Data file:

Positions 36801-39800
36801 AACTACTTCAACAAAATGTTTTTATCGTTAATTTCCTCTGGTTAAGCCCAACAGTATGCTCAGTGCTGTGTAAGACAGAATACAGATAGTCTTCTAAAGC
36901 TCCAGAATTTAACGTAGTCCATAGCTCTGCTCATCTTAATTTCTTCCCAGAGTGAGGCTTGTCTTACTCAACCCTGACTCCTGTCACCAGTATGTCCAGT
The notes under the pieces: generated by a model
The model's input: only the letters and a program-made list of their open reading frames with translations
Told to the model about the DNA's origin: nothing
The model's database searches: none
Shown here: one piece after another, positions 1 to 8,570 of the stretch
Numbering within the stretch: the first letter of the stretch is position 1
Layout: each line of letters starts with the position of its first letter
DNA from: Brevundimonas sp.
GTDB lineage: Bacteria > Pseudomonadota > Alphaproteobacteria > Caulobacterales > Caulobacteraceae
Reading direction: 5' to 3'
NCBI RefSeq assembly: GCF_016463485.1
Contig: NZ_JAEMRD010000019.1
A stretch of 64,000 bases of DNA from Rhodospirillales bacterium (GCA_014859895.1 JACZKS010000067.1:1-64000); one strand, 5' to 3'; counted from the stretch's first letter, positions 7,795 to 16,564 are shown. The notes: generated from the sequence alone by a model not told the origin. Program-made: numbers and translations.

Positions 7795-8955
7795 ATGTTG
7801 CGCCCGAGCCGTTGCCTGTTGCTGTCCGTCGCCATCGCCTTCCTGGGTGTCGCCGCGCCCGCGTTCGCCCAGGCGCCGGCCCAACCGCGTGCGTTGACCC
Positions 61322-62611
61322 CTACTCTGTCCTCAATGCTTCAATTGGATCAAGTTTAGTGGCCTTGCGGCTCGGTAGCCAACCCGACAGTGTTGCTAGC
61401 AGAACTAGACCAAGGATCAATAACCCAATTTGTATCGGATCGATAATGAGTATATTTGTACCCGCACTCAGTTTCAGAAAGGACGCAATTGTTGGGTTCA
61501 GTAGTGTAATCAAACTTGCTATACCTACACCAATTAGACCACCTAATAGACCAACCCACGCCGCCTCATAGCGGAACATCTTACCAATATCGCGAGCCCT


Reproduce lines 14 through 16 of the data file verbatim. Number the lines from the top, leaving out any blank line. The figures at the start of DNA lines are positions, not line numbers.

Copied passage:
NCBI RefSeq assembly: GCF_016463485.1
Contig: NZ_JAEMRD010000019.1
A stretch of 64,000 bases of DNA from Rhodospirillales bacterium (GCA_014859895.1 JACZKS010000067.1:1-64000); one strand, 5' to 3'; counted from the stretch's first letter, positions 7,795 to 16,564 are shown. The notes: generated from the sequence alone by a model not told the origin. Program-made: numbers and translations.